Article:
While the louder and faster paced tracks are the most noticeable after a cursory listen, Tear It Down isn't entirely comprised of glitzed-up club numbers for the black-on-black set buying eyeliner in bulk. Stakka and Murcof deliver subdued takes on My Brightest Diamond ("Disappear" and "Dragonfly," respectively), the latter of which is a particularly brittle little bit of ambient lace that slowly, almost unnoticeably, gains bits of momentum over five minutes before switching off the ignition and coasting down the last sixty seconds. Later, David Keith's reworking of "Something of an End" holds true to Worden's original creation, amplifying the subtle chiming of the original and stuffing the silent spaces between Worden's voice and the track's base layer with a muted bed of strings and percussion, taking the singer a few steps back into the mix without completely obscuring her. Keith's version is perhaps most aptly described as a remix, as it neither handles the original cut with kid gloves nor completely rips it apart.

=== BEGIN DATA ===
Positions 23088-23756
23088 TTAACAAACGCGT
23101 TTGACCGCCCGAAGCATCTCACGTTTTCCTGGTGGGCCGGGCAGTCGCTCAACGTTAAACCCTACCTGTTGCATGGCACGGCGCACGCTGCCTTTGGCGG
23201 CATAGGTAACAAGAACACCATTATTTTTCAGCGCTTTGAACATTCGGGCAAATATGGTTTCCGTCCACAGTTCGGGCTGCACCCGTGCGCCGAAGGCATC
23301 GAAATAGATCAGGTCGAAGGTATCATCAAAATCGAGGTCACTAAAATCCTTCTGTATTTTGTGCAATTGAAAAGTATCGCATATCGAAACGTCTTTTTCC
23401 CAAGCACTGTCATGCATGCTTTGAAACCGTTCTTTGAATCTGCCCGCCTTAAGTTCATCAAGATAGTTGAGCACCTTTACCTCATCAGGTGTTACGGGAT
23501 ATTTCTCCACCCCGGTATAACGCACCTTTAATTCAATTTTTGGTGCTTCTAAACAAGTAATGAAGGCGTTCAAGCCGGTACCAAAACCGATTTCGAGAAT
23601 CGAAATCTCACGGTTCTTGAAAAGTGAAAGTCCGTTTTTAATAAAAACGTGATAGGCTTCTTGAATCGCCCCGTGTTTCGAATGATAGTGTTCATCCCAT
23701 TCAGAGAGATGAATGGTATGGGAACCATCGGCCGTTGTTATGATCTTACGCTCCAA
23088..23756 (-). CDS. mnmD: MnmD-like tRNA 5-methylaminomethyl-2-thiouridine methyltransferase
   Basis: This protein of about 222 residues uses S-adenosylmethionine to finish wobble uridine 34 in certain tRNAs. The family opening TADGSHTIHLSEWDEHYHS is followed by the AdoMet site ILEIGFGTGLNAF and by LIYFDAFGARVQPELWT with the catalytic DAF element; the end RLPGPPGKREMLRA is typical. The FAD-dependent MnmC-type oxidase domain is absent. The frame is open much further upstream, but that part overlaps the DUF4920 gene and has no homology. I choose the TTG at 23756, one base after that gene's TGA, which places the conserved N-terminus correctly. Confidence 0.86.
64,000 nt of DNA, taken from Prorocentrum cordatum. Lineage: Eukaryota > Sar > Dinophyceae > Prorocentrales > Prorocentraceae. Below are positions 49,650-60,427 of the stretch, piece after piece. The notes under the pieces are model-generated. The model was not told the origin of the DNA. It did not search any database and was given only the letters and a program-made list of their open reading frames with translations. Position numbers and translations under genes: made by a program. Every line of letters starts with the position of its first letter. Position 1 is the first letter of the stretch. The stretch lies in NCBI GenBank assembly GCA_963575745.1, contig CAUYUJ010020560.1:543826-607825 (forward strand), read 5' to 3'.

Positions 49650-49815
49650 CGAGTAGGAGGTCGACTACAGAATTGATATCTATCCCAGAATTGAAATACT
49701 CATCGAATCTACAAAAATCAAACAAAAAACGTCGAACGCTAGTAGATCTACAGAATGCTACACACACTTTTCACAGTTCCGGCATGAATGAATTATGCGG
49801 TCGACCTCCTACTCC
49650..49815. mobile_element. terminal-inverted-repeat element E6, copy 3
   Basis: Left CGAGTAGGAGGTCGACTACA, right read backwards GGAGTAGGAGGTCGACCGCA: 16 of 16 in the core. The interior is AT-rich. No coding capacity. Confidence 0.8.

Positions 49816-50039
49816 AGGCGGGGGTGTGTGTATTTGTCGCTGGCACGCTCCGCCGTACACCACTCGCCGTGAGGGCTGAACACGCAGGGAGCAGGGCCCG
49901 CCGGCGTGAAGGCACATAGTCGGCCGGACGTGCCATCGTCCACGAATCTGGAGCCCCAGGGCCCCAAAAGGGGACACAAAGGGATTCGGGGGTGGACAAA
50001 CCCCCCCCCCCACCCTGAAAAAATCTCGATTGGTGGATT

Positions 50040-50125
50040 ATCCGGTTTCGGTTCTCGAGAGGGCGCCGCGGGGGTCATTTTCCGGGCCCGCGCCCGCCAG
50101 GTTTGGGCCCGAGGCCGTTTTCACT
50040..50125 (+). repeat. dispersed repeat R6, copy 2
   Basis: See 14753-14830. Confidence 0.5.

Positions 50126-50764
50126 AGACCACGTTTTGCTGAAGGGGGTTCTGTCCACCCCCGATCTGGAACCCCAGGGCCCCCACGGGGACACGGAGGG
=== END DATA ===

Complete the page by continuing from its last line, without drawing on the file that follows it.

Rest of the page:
"We Were Sparkling" gets a twinkly once-over from laptopper Haruki, and "Gone Away" is given two treatments, a somber and understated operatic score from David Michael Stith and an equally slow tempoed but far busier, reverberated, blipped, dust and crackle-infused turn from Strings of Consciousness. Tear It Down closes with a Cedar AV "Wheat to Whiskey" mix of "Disappear" that is far more ambitious but not necessarily weightier than Stakka's earlier filtering.